The modern workspace is certainly a sight to behold when it comes to design and aesthetics. With inspiration taken from the hospitality sector, co-working spaces, and silicon valley technology companies, offices are undergoing a radical change in the way they are designed. They are a far cry from the traditional cubicle-based monotonous approach of early 90’s. There are no longer rows upon rows of cubicles and partitions.
Today, organizations are redesigning the workspace to cater to the different methods of working in the new hybrid workplace era. When organizations redesign their workspace, they need to think in terms of functional aspects of the office space. Each area of the must be designed to carry out a specific kind of activity. These spaces revolve around the human element of the workplace.
We have been heavily involved in implementing room and desk booking solutions to companies while they are renovating their space. We have been able to see the different types of spaces that are built into the office and how our booking system helps them.
Here, we highlight 9 essential spaces spaces for a modern office that serve a typical function and the rules and policies associated with them.
This is one of the most disruptive changes to the workspace. Hot desks indicate a transformative redesign from the cubicle to a more open seating concept where no one is assigned a fixed desk. Anyone can sit anywhere and require a desk booking system that allows employees to reserve a desk and check into it when they arrive at the office. This is usually on a first come first serve basis. The consequence of such a change is no more personalization and territoriality.
The desks can be augmented with amenities such as VoIP phones, dual monitors, and other features that become activity specific. Employees must be able to filter the desks based on the type of amenities they need for the specific work that they want to do.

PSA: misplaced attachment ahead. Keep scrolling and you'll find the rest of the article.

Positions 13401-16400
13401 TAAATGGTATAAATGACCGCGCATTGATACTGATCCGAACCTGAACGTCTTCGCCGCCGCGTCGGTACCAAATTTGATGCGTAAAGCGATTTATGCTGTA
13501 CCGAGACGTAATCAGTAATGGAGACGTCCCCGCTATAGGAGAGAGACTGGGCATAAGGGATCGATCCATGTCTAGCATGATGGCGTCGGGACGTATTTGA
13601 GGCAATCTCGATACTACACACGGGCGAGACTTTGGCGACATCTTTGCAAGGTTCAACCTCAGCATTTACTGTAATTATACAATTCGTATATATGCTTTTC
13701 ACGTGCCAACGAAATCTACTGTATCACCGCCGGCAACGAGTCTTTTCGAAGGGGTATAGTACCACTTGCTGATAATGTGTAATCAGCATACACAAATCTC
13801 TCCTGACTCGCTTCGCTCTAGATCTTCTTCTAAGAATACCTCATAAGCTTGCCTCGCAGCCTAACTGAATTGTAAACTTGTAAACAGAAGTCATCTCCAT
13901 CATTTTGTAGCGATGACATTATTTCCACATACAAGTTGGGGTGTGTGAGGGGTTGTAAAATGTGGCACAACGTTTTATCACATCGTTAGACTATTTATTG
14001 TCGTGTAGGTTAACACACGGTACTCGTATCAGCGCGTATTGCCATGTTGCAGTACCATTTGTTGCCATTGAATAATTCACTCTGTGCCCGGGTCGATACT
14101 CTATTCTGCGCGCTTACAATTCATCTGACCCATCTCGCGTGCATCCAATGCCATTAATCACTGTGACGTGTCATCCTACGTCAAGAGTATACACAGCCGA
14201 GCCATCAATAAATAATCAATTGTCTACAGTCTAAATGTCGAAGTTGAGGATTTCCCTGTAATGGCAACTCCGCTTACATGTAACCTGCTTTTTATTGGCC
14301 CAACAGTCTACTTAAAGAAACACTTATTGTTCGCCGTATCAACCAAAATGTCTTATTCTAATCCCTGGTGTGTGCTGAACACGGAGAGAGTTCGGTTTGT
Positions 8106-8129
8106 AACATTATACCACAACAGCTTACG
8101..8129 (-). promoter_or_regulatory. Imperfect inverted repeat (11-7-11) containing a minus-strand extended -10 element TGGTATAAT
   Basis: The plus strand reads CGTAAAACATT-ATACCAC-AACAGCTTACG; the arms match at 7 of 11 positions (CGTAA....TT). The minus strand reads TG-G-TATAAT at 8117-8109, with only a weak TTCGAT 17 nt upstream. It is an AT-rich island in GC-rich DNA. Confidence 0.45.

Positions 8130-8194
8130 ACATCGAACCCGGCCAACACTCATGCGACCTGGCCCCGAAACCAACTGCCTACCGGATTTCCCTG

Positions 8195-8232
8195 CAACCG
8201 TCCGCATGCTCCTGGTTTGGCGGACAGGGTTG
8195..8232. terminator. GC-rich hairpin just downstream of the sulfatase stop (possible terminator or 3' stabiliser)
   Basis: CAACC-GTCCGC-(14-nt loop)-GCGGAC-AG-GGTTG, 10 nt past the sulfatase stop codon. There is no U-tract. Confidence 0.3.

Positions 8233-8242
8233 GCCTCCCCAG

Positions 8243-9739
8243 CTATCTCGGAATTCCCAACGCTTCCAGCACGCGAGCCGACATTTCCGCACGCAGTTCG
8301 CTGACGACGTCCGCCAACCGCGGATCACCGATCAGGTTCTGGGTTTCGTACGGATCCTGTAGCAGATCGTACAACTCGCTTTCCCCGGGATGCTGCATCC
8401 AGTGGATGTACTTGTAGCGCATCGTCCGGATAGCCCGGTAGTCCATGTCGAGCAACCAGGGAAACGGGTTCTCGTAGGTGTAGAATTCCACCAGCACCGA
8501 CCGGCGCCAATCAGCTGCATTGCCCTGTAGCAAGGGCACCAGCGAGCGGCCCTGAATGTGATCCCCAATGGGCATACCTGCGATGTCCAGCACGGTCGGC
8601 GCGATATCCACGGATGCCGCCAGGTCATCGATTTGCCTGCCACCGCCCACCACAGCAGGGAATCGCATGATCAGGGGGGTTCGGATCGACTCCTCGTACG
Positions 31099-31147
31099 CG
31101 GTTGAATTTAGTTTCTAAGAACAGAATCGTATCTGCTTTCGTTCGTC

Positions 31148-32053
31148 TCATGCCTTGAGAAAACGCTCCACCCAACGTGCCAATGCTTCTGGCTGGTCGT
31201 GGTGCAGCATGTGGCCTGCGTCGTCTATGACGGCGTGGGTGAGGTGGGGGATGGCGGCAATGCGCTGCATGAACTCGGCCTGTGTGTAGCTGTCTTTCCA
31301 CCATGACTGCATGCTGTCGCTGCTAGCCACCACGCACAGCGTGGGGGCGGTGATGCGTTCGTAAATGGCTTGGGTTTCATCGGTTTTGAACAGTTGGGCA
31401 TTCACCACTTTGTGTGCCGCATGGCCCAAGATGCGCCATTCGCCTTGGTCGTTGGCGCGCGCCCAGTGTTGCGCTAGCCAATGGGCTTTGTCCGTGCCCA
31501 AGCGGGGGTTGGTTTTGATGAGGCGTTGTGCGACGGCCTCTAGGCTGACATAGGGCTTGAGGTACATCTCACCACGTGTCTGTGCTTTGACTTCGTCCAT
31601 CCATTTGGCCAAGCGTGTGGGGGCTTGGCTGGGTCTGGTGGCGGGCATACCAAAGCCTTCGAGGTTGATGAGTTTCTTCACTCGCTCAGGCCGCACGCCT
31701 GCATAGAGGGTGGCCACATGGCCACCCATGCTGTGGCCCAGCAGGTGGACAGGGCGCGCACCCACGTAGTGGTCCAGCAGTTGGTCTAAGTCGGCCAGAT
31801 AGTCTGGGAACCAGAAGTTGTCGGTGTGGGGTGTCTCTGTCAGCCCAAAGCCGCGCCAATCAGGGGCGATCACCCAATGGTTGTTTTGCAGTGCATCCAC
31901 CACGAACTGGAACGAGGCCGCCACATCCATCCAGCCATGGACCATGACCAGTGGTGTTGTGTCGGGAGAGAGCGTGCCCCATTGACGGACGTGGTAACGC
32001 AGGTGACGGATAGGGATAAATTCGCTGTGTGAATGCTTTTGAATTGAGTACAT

The booking system in place should be able to provide different perspectives of the desk including layout or scheduler based view. This allows employees to have a bird’s eye view of the office floor plan and reserve the desk. Rules such as access rights, zoning and even approvals need to be incorporated in the booking system to control the seating arrangement.
Standing desks are getting popular in offices where the desks are height adjustable. These ergonomic desks allow users to sit or stand and do work. Height-adjustable tables allow employees to stand and work which provides a change from constantly sitting in the same place. Research has shown that sitting long hours at a desk is detrimental to your health.
These spaces are usually open to everyone so reservations are limited by duration or quota.
Telephone booths are small soundproof enclosures that allow employees to have telephonic conversations. They are usually in configurations of one or two people who can have confidential calls or private conversations. When it comes to the open office, taking a customer call or a personal call can be quite distracting to your colleagues and no privacy to the caller. The telephone booth is a soundproof enclosure that can provide the privacy needed to have calls. Amenities are quite limited in terms of space with a small table.